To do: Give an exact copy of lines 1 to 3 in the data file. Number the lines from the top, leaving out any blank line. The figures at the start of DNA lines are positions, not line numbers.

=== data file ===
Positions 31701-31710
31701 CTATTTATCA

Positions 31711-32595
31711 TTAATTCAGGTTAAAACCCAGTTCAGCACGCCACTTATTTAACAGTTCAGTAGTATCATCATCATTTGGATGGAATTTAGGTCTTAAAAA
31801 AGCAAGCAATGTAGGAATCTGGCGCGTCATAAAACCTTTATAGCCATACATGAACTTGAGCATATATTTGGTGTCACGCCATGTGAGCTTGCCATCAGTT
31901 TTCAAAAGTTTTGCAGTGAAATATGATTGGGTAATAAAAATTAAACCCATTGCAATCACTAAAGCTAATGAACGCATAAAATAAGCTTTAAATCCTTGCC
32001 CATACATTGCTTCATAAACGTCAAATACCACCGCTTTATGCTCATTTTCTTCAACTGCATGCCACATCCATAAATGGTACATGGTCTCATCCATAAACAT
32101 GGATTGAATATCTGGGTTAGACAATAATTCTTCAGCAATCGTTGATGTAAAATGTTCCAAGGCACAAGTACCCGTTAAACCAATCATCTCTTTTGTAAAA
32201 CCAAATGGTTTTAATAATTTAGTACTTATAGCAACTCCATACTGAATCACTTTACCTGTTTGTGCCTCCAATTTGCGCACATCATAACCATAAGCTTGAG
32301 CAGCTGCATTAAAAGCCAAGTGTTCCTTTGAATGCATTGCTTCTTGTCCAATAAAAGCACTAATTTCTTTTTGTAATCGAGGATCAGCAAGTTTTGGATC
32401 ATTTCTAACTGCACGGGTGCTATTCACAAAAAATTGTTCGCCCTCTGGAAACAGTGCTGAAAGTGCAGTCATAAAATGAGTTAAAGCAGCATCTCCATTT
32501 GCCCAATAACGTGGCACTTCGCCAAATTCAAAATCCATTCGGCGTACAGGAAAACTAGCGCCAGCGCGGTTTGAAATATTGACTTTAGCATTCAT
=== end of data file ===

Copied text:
Positions 31701-31710
31701 CTATTTATCA

Positions 31711-32595